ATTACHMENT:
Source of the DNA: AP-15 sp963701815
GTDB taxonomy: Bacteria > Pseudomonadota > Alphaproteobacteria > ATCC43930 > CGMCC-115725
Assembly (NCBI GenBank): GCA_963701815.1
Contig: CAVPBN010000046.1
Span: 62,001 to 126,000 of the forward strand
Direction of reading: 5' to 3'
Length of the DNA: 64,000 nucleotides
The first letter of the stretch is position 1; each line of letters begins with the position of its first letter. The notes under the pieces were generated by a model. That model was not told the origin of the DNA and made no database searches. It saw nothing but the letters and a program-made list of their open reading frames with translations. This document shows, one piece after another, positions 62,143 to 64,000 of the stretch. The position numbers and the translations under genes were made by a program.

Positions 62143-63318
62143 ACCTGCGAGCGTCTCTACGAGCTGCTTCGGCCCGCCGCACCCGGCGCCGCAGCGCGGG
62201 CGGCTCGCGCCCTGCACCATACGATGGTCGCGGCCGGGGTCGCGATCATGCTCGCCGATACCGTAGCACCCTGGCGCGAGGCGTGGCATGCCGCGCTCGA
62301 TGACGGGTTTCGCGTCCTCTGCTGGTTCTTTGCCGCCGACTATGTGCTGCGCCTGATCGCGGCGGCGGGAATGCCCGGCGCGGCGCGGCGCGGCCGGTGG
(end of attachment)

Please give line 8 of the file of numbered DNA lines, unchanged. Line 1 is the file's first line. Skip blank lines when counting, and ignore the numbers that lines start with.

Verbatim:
The first letter of the stretch is position 1; each line of letters begins with the position of its first letter. The notes under the pieces were generated by a model. That model was not told the origin of the DNA and made no database searches. It saw nothing but the letters and a program-made list of their open reading frames with translations. This document shows, one piece after another, positions 62,143 to 64,000 of the stretch. The position numbers and the translations under genes were made by a program.